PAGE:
“Friday night, we did a great job with that. That has to be automatic for us. Offensively, we forechecked better and had more scoring chances and that’s a good sign.’’
On Friday, Michigan had a 38-18 edge in shots, but it was almost even Saturday as the Spartans had one more shot on goal than the Wolverines, 34-33. The Spartans outshot U-M, 12-5 in the third period.
Michigan was 1-for-6 on the power play (although one penalty was for four seconds) with 14 shots on Lethemon, including five during the five-minute major penalty.
The Spartans took two penalties in the first period, two in the second and one in the third, and almost each time they halted momentum.
But Cole said he doesn’t want to take away his team’s aggressiveness by trying to play cautious.
“Every time we seemed to get rolling, we had to come back and kill a penalty,’’ he said. “It’s a fine line. You want to be aggressive but you have to keep sticks down and take less penalties.
“I don’t want to take away from the aggressive side. Be smarter for sure when we play hard. That’s when we’re better.
“It’s hard to get a team that hasn’t won a lot of games to get to the point to play that way. It’s easy to get cautious but you can’t play that way.’’
Comparing hockey and auto racing, Cole made reference to the movie, “Talladega Nights: The Ballad of Ricky Bobby.”
“You think back to Ricky Bobby. America’s all about hot, badass, nasty speed. That’s how you have to play the game of hockey. Ricky Bobby, the famous hockey . . . sage,’’ Cole said with a laugh.
UP NEXT: Michigan State will play its final two home games of the regular season with a two-game series against Penn State – at 6:30 p.m. on Friday and at 5 p.m. on Saturday at Munn Arena. Saturday will be Senior Night, honoring Spartan seniors Carson Gatt, Dylan Pavelek and Ed Minney.
GO GREEN, GO WHITE: There was a great contingent of Spartan fans at Little Caesars Arena but it took them a while to make their presence felt. That’s because they didn’t have much to cheer about until MSU scored its first goal in the first minute of the third period.
They were loud and supportive the rest of the third period as the Spartans created lots of scoring chances and almost tied the game. The support didn’t not go unnoticed by the players.
“It was awesome. Every time we scored, we got the chills hearing the crowd go ‘Go Green, Go White’ and that helped push us on,’’ sophomore left wing Taro Hirose said. “It was great to be a part of that.’’
KEEFER DELIVERS: Freshman David Keefer started Saturday’s game on right wing on a forward line with Tommy Apap at center and Brennan Sanford on the left. When Mitch Lewandowski was lost for the night for taking a checking from behind major penalty and game misconduct at 13:34 of the second period, Keefer moved up to the top line with Patrick Khodorenko and Taro Hirose.
Keefer responded and make a nice play to score MSU’s second goal with 5:54 left in the third period. He took a pass from Khodorenko in the left circle, moved to the net and beat U-M goalie Hayden Lavigne to the top right corner.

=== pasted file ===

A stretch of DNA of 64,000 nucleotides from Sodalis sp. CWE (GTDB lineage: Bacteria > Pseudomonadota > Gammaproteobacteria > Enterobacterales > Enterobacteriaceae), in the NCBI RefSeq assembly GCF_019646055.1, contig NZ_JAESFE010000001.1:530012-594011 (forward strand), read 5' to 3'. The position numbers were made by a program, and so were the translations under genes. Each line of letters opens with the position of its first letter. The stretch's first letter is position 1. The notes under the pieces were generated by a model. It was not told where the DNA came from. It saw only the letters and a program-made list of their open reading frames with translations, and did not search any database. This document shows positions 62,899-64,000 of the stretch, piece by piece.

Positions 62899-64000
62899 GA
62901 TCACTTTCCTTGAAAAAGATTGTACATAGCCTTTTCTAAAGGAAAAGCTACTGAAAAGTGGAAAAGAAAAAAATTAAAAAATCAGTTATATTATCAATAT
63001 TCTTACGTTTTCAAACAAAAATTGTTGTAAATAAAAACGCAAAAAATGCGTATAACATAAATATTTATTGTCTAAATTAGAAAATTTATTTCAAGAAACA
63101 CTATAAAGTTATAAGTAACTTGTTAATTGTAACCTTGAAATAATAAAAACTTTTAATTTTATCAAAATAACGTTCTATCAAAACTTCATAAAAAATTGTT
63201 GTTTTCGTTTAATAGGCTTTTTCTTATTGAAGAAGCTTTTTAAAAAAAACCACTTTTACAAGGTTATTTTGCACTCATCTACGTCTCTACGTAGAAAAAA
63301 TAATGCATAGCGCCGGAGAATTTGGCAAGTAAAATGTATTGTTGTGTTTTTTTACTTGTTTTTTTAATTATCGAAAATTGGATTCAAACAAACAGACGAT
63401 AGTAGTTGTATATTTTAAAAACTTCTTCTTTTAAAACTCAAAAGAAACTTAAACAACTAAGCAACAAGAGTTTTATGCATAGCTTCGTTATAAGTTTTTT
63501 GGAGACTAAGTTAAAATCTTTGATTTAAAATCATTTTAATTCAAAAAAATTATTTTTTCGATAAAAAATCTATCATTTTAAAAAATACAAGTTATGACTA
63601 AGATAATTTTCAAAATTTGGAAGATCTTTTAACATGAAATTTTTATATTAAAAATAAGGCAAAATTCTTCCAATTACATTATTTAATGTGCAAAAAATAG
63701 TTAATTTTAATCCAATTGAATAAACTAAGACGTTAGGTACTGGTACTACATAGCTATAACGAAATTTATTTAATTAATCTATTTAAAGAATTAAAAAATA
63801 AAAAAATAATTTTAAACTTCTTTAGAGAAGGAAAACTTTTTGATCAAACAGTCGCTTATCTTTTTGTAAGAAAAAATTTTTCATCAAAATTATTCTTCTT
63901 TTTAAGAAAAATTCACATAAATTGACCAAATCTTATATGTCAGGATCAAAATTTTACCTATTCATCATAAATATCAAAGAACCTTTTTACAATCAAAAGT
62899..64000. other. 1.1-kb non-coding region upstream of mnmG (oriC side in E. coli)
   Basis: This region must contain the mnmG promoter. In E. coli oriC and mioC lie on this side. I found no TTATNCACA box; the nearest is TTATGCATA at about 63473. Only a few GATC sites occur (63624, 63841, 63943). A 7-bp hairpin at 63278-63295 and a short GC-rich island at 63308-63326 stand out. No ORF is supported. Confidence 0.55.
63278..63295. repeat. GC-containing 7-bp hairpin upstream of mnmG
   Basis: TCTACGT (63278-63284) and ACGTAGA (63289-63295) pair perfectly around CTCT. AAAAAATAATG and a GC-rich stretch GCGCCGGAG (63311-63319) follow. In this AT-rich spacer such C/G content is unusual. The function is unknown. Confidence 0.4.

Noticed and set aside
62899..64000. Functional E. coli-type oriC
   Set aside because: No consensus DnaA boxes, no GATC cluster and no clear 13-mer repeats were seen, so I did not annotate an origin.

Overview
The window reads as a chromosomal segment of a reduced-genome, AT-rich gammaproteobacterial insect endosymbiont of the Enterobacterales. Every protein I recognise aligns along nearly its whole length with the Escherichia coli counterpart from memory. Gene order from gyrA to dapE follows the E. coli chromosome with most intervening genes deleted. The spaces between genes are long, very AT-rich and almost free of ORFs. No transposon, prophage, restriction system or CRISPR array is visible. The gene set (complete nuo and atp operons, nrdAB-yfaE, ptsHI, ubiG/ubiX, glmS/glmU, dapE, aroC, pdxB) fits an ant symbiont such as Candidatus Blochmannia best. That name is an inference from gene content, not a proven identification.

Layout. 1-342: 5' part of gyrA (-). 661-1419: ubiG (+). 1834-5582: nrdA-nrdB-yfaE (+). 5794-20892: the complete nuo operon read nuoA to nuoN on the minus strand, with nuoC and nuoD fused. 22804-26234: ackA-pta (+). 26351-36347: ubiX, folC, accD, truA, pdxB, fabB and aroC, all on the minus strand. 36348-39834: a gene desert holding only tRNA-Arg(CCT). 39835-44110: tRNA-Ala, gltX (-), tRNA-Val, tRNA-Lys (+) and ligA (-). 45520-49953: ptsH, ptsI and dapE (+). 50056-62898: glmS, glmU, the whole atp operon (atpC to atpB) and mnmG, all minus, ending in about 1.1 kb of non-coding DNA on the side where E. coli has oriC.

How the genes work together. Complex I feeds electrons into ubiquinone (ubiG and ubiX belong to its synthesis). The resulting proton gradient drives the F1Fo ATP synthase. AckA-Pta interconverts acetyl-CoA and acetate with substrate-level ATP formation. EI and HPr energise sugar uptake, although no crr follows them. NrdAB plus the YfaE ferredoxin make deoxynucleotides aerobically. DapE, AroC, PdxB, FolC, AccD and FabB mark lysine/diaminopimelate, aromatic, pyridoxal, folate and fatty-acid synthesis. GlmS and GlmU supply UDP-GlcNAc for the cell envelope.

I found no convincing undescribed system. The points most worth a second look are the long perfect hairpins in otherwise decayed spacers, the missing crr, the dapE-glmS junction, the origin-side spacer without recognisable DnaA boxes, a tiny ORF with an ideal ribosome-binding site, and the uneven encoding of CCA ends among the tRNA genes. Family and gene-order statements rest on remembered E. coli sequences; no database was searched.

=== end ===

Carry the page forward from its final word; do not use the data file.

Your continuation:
Keefer’s goal was his third of the season and second in his last three games. He scored a highlight-reel goal in the second period against Ohio State last Saturday.
“Keefer has jumped in and has scored a few nice goals,’’ Coach Danton Cole said. “He had a nice one last week at Ohio State. He’s a good player and had a lot of success in the USHL and he’s feeling his way through (as a freshman).’’
IN THE BIG TEN: One day after clinching the regular-season Big Ten title, No. 1 Notre Dame lost at home against second-place Ohio State, 5-1. The Irish won Friday’s series opener, 2-1, thanks to stellar goaltending by Hobey Baker candidate Cale Morris.
On Saturday, Morris was replaced by backup Dylan St. Cyr after allowing four goals at 7:53 of the third period
The No. 6-ranked Buckeyes, who stopped a two-game losing streak, held a 2-1 lead entering the period and pulled away with three unanswered goals to earn the series split.
Notre Dame outshot OSU 23-11 in the second period, but goalie Sean Romeo of the Buckeyes gave up only one goal.
No. 12 Minnesota completed a sweep of No. 17 Wisconsin with a 7-1 romp over the Badgers on Saturday at the Kohl Center in Madison. The Gophers won, 4-2, on Friday.
Minnesota built a 3-1 lead in the first period and added two goals in each of the last two periods.
After earning five points in its series vs. MSU, Michigan climbed over Wisconsin and took over third place in the Big Ten with 32 points, three head of fourth-place Minnesota (29) and four in front of the Badgers (28), now in fifth place.
Penn State which was idle this weekend, is in sixth place with 25 points.
Notre Dame, Ohio State, Minnesota, Penn State and MSU have four games remaining. Michigan and Wisconsin have two.
To start the Big Ten playoffs, regular-season champion Notre Dame gets a first-round bye. Teams finishing second, third and fourth are home for the first round of best-of-three series, March 2-4.
No. 2 plays host to No. 7, No. 3 faces No. 6 and it’s No. 4 vs. No. 6.
If the season ended on Saturday, No. 7 MSU would be at No. 2 Ohio State, No. 3 Michigan would host No. 6 Penn State and No. 4 Minnesota would be home against No. 5 Wisconsin.
The lowest-surviving seed would be matched up in a single game semifinal at Notre Dame on March 10. The other first-round winning teams would face off at the higher seed on March 10.
The Big Ten title game is set for March 17 with highest seed getting home ice.